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>> i'm joe with congressman's office. it's not easy to understand having read the quran and islamic movement from outset why we are seeing what we are seeing in the islamic world today. i do find it difficult to understand the response of the current administration and previous administration to the islamic threat. how can we best put that in the proper context? >> okay, what do i have, nine minutes. why did the obama administration get to where it is today? i have two answers to that. one is to do with world view and one is with intelligence and analysis. the first one is the world view, when you have a political that looks at itself as very sophisticated, very modern, post
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modern, if you will, then what is your attitude toward religion, it's probably the religion is just and powership by guys and skirts or whatever. even if you go to church or temple or mosque, if you go to capitol hill, meet people afterwards after doughnut and coffee f your attitude toward religion is a post modern attitude toward religion, you will not understand this war. i don't care what religion you hold. i realize working in the first three years if you don't have real faith, i don't care if you're buddhist, if you don't have faith, real faith, you will never understand a jihadi. if you watch the unedited versions of the videos that i do, when a man takes several minutes to se ver another human
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being's head. it doesn't come from paycheck. there's an individual who was academic specializing in radical islam who was hired by the nttc. he was lifted out of the first obama administration and you could read all in my paper, the full science behind counterterrorism strategy, the flawed strategy -- the flawed science against american counterterrorism. this individual sold the administration, the white house on this analysis. in the world of radical islam there are two groups that believe in the caliphate, the brotherhood that will use not kinetic means like speeding elections or whatever and people like al-qaeda that will actually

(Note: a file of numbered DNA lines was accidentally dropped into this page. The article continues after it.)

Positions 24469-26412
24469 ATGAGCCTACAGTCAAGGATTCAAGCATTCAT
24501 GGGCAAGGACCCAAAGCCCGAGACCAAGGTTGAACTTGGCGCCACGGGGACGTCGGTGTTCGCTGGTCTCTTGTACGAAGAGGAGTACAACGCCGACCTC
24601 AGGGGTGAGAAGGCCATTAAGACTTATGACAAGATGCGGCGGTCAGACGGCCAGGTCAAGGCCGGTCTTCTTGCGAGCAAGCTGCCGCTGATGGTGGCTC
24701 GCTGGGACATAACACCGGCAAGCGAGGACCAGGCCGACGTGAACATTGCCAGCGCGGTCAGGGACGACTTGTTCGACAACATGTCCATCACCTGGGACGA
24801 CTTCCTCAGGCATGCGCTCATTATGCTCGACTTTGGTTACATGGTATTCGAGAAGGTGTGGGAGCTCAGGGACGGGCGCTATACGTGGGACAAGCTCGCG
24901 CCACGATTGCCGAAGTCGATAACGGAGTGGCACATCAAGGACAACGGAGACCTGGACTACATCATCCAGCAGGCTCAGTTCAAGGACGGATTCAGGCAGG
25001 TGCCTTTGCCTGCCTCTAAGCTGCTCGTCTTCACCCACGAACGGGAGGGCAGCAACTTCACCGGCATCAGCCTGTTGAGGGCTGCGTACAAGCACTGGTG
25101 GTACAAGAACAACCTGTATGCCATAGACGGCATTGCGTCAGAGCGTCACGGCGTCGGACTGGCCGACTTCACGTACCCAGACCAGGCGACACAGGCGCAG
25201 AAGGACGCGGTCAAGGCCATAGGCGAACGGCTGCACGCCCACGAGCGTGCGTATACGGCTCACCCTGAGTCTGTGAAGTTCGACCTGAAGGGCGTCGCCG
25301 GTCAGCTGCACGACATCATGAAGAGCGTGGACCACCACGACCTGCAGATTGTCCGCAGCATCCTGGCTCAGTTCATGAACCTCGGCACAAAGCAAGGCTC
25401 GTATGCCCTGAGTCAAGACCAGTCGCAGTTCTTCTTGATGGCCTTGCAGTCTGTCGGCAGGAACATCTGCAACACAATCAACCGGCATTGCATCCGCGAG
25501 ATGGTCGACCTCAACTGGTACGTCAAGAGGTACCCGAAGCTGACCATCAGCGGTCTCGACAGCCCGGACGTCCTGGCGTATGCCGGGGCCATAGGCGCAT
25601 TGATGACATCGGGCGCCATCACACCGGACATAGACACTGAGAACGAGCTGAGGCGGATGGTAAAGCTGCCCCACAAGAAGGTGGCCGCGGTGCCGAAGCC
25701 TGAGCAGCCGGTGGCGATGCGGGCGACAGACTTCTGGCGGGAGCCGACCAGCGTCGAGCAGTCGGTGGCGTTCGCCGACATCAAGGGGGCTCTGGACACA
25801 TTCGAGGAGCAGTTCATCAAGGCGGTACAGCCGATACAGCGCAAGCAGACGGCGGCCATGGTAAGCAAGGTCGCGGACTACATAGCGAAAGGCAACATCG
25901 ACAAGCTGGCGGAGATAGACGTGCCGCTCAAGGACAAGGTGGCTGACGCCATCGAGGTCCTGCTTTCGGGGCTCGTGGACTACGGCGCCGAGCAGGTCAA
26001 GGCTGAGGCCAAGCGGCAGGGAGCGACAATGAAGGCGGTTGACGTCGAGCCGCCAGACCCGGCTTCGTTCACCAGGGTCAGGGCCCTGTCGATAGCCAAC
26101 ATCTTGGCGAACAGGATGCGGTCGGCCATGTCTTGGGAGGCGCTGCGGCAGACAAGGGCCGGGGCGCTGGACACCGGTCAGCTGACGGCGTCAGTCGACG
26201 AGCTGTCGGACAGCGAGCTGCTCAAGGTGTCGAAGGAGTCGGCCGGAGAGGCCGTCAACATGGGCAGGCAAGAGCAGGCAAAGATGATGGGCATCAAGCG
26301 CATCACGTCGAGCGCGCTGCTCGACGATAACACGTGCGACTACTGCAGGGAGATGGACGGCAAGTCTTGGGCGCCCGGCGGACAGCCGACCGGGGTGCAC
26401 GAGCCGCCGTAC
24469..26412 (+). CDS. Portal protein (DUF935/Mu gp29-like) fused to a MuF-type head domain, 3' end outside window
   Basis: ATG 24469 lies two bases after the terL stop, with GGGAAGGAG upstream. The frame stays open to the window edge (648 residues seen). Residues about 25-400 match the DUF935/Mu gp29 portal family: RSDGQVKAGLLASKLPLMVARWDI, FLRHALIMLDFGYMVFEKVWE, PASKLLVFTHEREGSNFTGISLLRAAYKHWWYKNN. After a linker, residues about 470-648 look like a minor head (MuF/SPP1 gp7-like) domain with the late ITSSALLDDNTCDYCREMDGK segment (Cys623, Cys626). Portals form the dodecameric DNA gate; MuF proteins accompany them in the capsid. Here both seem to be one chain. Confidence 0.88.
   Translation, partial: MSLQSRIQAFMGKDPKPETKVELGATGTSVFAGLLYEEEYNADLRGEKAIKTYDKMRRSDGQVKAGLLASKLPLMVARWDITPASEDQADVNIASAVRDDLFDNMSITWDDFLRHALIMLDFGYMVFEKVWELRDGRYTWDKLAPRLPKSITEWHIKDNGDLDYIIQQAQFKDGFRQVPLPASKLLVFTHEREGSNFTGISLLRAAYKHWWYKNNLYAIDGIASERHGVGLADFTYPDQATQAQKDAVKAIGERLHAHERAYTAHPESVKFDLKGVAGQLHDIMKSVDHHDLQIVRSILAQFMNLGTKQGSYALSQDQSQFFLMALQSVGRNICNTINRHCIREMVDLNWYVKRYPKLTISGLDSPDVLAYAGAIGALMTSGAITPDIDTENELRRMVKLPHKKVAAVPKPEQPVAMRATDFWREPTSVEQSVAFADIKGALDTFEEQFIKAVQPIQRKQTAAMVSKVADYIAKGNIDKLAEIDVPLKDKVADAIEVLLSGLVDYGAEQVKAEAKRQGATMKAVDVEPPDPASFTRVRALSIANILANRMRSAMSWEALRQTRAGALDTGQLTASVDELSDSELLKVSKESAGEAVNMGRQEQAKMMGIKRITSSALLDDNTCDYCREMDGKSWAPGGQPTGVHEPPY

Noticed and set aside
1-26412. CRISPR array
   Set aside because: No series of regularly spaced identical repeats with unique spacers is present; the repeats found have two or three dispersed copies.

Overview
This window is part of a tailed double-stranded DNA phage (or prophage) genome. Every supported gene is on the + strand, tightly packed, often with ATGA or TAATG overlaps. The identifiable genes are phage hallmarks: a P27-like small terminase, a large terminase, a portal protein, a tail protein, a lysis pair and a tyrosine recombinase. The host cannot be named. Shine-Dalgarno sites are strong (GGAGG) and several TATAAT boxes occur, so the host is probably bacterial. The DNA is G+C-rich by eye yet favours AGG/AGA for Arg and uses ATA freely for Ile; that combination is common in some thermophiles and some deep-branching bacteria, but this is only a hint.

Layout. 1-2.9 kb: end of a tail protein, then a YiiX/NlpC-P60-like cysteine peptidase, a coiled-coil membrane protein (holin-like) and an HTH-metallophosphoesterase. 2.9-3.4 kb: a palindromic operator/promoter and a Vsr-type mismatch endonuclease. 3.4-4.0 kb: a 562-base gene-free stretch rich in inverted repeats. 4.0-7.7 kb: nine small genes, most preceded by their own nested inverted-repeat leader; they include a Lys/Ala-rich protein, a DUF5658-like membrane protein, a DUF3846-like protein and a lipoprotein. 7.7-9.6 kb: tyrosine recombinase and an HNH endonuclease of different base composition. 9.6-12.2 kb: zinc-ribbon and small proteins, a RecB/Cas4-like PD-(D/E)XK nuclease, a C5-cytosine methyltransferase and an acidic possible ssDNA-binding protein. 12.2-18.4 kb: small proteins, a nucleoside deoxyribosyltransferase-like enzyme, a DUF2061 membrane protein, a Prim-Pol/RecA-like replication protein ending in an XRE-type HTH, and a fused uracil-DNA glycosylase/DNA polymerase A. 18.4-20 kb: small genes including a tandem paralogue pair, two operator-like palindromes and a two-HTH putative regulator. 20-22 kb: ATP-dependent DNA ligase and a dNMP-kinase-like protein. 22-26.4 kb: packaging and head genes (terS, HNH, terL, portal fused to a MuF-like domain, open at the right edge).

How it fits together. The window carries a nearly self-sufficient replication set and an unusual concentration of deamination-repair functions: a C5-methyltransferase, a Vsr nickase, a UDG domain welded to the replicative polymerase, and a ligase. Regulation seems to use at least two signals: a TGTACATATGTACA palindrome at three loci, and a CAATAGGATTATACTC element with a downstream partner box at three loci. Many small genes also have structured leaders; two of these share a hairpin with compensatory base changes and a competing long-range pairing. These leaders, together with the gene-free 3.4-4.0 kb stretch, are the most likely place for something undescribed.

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kill you and blow you up. this man convince it had white house, the only way to save america from the next 911 is to negotiate with the brotherhood and empower them because only the brotherhood can save us from al-qaeda. the problem with that analysis, of course, was they both won caliphate, yes. they both want to destroy the west and we are helping people like morsi because we think they are going to kill us what, later, but this is really what -- so world view and secondly giving power to a group that is as extreme as the jihadis, they just have a different methodology we could talk about for hours about why the administration is where it is. >> one more question, sir. >> thank you. >> wait for the microphone. >> i'm john, american